What is the first thing that comes to your mind when you see the word “bravery”?
It is very common for us to think about dealing with heights, about facing a wild animal, being adventurous, or maybe being away from who we love. Well, yes, that is, indeed, bravery. However, through time, patience and a lot of thinking, I have come to the realization that bravery is also about exposing your thoughts, your principles, your soul, and never giving up. There is bravery in accepting yourself and fighting against whatever harms your freedom of being. After a long process of understanding, I have concluded: there is a whole lot of bravery in being a woman.
Being a woman has never been only about existing… it involves many other aspects, actions, requirements, fights, characteristics… “to exist” is just one of the verbs among the enormous amount of others revolving around women. It relieves me that as the days go by, we are able to see even clearer how hard women must fight and how frustrating and unjustifiable machismo is. It is, though, a long path and any step back is already a big loss. I am 16 and started to get to know feminism in 2015. It changed me, it empowered me, and most importantly, it helped me to notice the bravery inside me and let it bloom.
I realized I was courageous enough to speak up, to go against, to raise my voice… I shouldn’t sit down and accept so many men interrupting me, not believing me, calling me bad words, not letting me think for myself. I finally understood in which position I was in the whole situation: in a cage they put me the instant I was born. A cage with which I could be manipulated into thinking my strength was actually my weakness, my power was actually my submission. And that’s only to start with. I am working my way out of this cage and I know many women are too.
Look at Time’s Up, at the #MeToo movement, at the Women’s March and such manifestations women are making. Look at women making history, look at women who definitely helped us to be where we are right now, Frida Kahlo, Simone de Beauvoir, Marie Curie, Rosa Parks, Joan of Arc, Malala, Anne Frank – and these are only some of the most famous examples -, and the women who may not be mentioned in historic data, who may not be on books or on television, but still fight everyday and are just as strong. We need to be loud, we need to scream until people are tired of listening, and then continue after that. Every finger we raise, every thought we share and every word of revolution that leaves our mouth takes an indescribable bravery to do so. If bravery is about running to, and not from, your fears, pushing limits and staying out of your comfort zone, then I, as a woman, am as brave as I can be. What is a comfort zone to someone who is constantly threatened by male privileges? Or maybe to someone who can’t even go out in the streets without being afraid of being raped, murdered, physically and/or verbally assaulted? Or even to someone who has to watch out for mainsplaining, manterrupting, bropriating, gaslighting and so many others? With all the caution a woman needs to have in handling men, all the fear a woman may present, all the scary thoughts a woman may have stored inside her mind, there comes a sense of revolution and bravery, and she might not be full aware of it, but she uses it every single time she needs to do anything other than exist… and as I said previously, that is always.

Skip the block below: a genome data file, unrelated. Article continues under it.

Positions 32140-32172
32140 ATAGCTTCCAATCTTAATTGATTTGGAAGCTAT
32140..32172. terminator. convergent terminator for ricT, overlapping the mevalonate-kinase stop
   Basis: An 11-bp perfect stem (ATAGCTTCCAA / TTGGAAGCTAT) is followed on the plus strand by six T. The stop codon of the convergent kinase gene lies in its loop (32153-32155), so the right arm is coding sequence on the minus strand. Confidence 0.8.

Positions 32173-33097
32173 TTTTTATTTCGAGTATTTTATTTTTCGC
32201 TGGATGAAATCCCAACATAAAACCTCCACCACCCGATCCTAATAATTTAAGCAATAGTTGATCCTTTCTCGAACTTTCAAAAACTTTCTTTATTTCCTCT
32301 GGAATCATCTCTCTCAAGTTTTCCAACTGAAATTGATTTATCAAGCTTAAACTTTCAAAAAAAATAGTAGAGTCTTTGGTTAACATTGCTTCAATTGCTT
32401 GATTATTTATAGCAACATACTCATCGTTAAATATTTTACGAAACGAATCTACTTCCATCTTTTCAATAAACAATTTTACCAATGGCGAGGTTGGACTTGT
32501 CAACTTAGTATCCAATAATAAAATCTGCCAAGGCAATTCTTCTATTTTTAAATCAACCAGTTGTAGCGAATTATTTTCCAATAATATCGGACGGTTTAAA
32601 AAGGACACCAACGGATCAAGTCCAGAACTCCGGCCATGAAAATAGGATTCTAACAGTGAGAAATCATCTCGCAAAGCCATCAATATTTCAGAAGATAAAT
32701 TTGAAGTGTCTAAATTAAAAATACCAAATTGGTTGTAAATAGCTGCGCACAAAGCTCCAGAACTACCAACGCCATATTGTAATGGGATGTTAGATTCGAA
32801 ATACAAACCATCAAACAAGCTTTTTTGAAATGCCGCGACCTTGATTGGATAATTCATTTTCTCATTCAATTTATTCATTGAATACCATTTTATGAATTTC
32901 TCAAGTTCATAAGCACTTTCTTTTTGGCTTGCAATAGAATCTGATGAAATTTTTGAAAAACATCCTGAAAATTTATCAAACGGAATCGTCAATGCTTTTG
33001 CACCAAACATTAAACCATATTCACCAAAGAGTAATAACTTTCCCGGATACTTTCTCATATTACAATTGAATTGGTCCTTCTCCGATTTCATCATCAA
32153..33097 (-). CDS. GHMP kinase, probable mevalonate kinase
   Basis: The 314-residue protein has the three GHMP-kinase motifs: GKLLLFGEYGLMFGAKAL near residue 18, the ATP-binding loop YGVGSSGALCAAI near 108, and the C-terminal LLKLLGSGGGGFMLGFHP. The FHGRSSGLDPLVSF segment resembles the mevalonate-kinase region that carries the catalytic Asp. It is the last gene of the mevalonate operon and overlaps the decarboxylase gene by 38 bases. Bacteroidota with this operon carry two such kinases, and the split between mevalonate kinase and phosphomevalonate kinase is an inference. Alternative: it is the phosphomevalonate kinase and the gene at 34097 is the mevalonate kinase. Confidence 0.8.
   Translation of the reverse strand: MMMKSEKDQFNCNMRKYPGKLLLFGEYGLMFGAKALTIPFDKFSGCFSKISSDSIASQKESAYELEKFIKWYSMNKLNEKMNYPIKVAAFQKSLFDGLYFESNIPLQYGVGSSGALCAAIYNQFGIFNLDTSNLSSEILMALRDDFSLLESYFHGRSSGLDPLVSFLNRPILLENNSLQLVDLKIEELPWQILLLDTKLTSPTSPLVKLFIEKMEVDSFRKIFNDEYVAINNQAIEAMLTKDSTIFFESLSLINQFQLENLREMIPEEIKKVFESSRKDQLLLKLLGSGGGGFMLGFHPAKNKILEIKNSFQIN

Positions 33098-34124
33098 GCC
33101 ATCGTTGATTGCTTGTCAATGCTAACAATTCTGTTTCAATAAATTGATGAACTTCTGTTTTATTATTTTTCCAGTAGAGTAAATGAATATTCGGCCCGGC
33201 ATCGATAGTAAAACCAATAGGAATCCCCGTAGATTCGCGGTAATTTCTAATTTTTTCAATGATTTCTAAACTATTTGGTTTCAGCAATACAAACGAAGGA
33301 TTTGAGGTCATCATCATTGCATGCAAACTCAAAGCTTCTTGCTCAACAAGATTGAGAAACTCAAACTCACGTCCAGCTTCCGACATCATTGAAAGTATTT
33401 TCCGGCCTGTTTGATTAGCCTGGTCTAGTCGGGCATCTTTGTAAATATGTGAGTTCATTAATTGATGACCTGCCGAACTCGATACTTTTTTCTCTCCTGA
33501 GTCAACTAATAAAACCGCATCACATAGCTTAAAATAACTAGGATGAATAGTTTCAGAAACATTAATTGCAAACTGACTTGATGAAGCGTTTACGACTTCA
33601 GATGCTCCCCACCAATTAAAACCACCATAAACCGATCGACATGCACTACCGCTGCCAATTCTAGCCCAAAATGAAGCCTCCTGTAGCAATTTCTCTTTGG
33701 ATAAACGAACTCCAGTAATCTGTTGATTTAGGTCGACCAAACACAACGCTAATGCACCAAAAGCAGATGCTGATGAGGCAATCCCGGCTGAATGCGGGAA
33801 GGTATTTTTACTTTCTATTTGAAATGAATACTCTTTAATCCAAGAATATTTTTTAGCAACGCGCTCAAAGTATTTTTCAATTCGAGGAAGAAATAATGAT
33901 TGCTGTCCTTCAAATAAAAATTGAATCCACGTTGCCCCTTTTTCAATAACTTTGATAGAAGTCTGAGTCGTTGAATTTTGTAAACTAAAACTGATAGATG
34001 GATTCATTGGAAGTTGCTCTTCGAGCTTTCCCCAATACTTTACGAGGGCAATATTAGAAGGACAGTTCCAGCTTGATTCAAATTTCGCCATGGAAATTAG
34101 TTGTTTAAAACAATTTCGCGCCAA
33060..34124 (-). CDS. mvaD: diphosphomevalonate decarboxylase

After a few years of being a feminist, I now know my fight is one of my biggest qualities, for it embraces so much of who I was, who I am and who I want to be; and brings up my biggest strengths. I am brave, not only, but especially, because I am a woman… and my dear, there is so much to that, it is enough.